As part of our ongoing celebration of young budding talent in Ireland, we had the pleasure of chatting to up and coming Irish based artist and N.C.A.D. student Jingze. Here Jingze gives us a sneak peak into his artistic beginnings – as well as his inspirations, processes,and favourite works.
What is your name, where are you from, and what age are you?
I’m Jingze, 21 years old. Galway, but I spent most of my early years in China.
What was it like moving to Ireland?
Crazy amount of rain. Plug socket bothered me for a while too.
When did you first begin drawing/painting?
I started learning intensely when I was 5. It was all black and white pencil drawings, very academic and strict. Painting came later when I was 14.
What are you currently working on that is exciting you?
Much of my work involves images. My photo libraries are full of cut-outs, screenshots, daily photos, library pages… I treat images a bit like physical materials. Everything is foreign but all slightly relatable. It’s good because I could have less attachment to them. The results can be more fair and less subjective in a way. I guess the most exciting part is the distortion. In this distortion, a lot of interesting things happen.
Tell us about your process, where do your ideas stem from?
Everywhere really. It could be a curve I saw on a dress, or maybe a shadow of a tree, and how it falls on a wall. Even the texture of the wall could do something interesting to the shadow. It usually could be up to months before I start with a painting. I carry all the projects in my head everywhere. Everything that I see, touch and experience sort of inform the work in a way. I really want to make something that’s fresh and long lasting.
What is your favourite piece of work that you have done and what inspired it?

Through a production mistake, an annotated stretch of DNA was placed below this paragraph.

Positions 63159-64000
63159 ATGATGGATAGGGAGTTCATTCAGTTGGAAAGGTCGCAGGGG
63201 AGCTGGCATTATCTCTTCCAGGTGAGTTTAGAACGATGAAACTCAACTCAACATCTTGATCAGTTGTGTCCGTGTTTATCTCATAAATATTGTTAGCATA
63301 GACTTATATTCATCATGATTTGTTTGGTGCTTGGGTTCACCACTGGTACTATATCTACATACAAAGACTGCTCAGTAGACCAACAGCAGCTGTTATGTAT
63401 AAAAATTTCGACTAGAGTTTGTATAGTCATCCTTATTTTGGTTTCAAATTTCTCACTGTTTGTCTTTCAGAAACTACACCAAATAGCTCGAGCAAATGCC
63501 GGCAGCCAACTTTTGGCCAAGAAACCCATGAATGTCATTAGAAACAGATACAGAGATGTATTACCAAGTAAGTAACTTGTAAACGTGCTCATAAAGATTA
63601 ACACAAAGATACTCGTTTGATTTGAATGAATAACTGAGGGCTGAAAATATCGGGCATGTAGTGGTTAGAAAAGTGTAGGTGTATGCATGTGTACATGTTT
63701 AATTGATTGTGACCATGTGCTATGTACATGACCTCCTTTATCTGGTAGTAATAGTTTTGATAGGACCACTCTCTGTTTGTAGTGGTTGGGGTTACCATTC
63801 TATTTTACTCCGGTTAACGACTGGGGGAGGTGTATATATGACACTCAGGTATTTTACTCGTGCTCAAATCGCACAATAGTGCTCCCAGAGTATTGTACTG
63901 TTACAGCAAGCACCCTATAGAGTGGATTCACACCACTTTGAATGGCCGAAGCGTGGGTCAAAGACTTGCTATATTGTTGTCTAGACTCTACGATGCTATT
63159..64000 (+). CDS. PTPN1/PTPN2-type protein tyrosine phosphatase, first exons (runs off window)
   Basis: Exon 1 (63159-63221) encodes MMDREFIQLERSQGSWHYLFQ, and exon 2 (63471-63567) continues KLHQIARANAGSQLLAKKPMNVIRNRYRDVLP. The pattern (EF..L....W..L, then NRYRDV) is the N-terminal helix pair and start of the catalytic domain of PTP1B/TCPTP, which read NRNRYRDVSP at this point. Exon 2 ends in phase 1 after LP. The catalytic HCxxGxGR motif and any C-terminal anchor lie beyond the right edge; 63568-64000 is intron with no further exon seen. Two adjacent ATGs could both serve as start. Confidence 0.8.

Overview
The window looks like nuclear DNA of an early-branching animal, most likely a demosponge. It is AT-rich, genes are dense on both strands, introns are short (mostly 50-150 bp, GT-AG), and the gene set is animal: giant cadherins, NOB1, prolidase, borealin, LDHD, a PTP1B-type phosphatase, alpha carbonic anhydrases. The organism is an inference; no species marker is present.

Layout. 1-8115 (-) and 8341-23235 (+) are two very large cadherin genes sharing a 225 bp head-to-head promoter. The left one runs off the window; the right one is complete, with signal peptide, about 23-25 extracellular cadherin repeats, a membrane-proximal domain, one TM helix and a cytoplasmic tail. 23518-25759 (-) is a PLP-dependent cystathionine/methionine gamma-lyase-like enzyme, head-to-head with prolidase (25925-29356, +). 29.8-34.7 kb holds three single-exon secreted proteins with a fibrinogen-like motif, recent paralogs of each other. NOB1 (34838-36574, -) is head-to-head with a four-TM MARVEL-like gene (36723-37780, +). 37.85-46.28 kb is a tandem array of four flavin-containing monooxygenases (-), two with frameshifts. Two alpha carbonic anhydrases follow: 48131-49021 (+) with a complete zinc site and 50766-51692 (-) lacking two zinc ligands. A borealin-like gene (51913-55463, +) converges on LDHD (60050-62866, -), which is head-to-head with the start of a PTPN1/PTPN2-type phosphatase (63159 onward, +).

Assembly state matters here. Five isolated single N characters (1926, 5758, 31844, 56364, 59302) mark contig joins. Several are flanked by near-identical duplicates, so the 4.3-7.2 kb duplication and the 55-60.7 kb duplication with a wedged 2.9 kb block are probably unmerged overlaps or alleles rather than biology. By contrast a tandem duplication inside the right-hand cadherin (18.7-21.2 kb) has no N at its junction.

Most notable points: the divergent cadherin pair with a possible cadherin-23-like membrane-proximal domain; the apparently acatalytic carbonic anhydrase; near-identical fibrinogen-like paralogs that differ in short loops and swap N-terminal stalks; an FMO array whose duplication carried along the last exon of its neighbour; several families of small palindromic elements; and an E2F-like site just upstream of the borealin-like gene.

It’s always my latest one, where my idea of what I want it to be is usually the most mature. Everything that I saw and happened around me around me sort of fed into it. In the most recent ones, I’m really interested in the conflict between the real and virtual of the digital media.
Did you always know you wanted to be an artist?
I still can’t say I know exactly what an artist means. I remember I always wanted to be someone great and inspiring. I guess the greatest perk that comes with it though is the knowledge and freedom.
What are your thoughts on being a young artist in Ireland today?
In Ireland, it’s a bit difficult to make a living off creating art alone: one who always has to fight for opportunities, ideas, and support.
Do you think young artists in Ireland play a crucial role in society?
Yes! From the Yes campaign, to the ongoing Repeal campaign, the young artists were great at getting everyone actively together. The energy was amazing!
How do you know when a piece of work is finished?
I don’t really. There always could be something more to be done to a painting. I guess the best way to explain it is to stop before the painting stops talking back.
Do you have any upcoming exhibitions?
Our graduate show opens on the 9th June. See you there!